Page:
In 2014, when the Temple men’s gymnastics team was cut from its athletics department, it too continued to try and maintain the competitiveness of NCAA level programs, mimicking the likes of ASU and Washington. With three club teams now committed to maintaining a high level of gymnastics, forming an official organization took another step toward becoming a reality.

The Present

The yearly talks amongst the club coaches weren’t only about building and maintaining their programs but also growing the sport as a whole. They’ve succeeded in doing such with the creation of three new teams in just the past four years.

SC United (formed in 2015), NorCal United (formed in 2018) and NY Alliance (who will compete for the first time in 2019) are unique in that they are not affiliated with any specific school but allow for gymnasts enrolled in schools in the area to continue their gymnastics careers.

Those three schools, alongside Temple, ASU and Washington, are the current members of GymACT. Struggling to find footing above the traditional club level but unable to compete at the NCAA championships, GymACT can now serve as a home for teams trying to shed the “club team” label and the stigma that comes with it.

“It’s a huge perception issue. One of the terms we’re trying to get away from is the term ‘club.’” John Lucas, NorCal United head coach, said. “They hear club, and they think it’s this lower, lesser thing that’s not going to help me get where I need to in gymnastics. But Arizona State, Washington, SC United have kids at the qualifier to championships. We’re providing those same opportunities to compete at U.S. Championships and run a full college season.”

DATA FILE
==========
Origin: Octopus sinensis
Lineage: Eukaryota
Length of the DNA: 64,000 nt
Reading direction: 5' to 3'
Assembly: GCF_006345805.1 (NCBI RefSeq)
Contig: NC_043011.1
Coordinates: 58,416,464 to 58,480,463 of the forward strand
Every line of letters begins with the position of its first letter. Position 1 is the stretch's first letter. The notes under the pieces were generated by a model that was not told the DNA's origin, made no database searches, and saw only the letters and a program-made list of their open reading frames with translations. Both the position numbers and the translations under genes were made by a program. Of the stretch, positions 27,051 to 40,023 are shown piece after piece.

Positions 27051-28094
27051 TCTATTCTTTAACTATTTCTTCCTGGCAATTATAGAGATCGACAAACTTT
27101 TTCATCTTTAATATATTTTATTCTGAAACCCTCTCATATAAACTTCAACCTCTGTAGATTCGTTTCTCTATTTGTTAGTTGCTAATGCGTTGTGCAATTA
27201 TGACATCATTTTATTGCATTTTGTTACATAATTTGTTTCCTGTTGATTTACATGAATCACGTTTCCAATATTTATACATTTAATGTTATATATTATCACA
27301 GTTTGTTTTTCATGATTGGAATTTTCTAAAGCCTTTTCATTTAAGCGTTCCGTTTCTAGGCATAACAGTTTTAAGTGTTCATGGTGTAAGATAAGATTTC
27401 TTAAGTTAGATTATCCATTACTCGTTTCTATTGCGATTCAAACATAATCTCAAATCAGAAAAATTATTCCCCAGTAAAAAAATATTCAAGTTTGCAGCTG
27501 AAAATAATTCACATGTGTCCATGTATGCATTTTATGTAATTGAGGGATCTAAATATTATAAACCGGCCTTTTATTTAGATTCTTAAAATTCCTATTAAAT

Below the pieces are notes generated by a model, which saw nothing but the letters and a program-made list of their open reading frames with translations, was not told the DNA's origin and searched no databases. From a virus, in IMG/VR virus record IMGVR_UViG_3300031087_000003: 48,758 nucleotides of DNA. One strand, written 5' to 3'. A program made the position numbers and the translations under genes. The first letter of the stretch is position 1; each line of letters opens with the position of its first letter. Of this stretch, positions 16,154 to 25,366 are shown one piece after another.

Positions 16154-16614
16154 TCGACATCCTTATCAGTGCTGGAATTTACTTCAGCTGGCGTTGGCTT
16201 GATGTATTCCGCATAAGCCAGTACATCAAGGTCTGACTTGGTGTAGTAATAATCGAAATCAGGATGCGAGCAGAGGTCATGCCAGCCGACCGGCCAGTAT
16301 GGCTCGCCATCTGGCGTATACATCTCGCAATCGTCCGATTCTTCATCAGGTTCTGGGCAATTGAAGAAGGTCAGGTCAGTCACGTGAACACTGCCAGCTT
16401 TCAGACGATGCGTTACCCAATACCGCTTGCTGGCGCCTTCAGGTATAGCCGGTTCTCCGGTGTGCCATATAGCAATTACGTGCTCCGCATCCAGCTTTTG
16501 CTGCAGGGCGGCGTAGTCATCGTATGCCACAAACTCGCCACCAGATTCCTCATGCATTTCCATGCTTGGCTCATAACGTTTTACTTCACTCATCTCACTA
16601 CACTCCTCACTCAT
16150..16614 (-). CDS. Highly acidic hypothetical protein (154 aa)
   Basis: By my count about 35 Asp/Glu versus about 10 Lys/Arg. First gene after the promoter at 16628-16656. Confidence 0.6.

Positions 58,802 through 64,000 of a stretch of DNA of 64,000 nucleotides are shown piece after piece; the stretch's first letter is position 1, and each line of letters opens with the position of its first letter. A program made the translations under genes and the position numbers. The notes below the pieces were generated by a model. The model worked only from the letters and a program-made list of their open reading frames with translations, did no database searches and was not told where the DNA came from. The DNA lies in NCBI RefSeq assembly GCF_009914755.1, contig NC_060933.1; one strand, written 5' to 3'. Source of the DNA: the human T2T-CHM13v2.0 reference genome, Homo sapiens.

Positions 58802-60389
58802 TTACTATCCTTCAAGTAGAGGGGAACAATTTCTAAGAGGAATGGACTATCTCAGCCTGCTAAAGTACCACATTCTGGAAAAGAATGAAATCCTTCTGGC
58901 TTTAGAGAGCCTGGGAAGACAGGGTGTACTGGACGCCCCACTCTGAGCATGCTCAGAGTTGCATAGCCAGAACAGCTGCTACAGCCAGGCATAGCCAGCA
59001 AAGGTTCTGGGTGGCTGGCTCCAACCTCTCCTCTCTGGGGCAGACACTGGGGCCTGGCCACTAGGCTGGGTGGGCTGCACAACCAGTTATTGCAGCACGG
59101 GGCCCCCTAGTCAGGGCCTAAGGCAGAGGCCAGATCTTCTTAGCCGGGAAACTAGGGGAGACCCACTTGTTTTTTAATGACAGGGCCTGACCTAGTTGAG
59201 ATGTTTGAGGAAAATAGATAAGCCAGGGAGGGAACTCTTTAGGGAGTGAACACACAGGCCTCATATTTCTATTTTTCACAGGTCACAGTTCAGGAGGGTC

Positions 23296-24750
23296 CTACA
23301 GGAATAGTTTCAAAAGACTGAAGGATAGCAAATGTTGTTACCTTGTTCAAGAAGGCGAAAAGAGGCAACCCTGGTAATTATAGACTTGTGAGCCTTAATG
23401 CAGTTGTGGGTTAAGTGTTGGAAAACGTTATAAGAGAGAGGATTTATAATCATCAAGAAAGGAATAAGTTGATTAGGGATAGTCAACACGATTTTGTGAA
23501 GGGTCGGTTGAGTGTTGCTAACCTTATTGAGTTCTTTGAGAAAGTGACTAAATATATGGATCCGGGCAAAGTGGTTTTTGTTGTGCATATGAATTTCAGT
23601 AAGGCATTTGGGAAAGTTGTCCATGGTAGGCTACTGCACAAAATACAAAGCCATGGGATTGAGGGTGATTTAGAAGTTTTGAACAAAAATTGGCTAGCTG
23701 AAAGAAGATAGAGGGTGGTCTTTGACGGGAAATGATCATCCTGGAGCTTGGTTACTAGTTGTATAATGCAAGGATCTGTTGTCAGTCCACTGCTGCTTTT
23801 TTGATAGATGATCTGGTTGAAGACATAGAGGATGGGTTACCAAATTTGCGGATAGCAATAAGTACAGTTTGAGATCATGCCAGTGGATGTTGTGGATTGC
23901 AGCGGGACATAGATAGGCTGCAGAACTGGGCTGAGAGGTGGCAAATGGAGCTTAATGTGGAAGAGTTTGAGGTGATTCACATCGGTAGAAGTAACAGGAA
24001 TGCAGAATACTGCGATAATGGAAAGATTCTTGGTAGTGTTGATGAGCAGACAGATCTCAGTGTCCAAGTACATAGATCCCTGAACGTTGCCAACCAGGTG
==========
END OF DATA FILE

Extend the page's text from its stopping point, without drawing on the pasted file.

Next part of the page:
“Gymnastics is broken down into three tiers right now,” Temple head coach Jesse Kitzen-Abelson said. “Tier one is NCAA varsity status, tier three is the NAIGC (National Association of Intercollegiate Gymnastics Clubs) club level—recreational and fun—and the middle is the hybrid. [GymACT] is the competitiveness and inclusiveness put together.”

GymACT teams compete under NCAA rules and against NCAA programs on a regular basis, frequently beating them as well. Barclay explained that GymACT is not trying to be a replacement for the NCAA but rather works alongside it, as well as the CGA, to help add structure and a better level of competition to non-NCAA programs.

For example, the GymACT member teams’ championship meet is held annually by USA Gymnastics. With decertification looming, the USAG Men’s Collegiate Championship meet is in jeopardy. Thankfully, Barclay said if the meet were to come to an end, GymACT would be able to step in and hold a championship meet in its place, adding structure, competition and a sense of security to these programs.

The Future

Despite being competitors on the floor, the coaches of GymACT know it’s in the best interest of the sport if they help and support one another. In addition to talking about how to survive financially and the struggle of recruiting athletes to their programs, during the monthly GymACT conference calls, member coaches often speak about how to increase their level of competition and help grow the sport.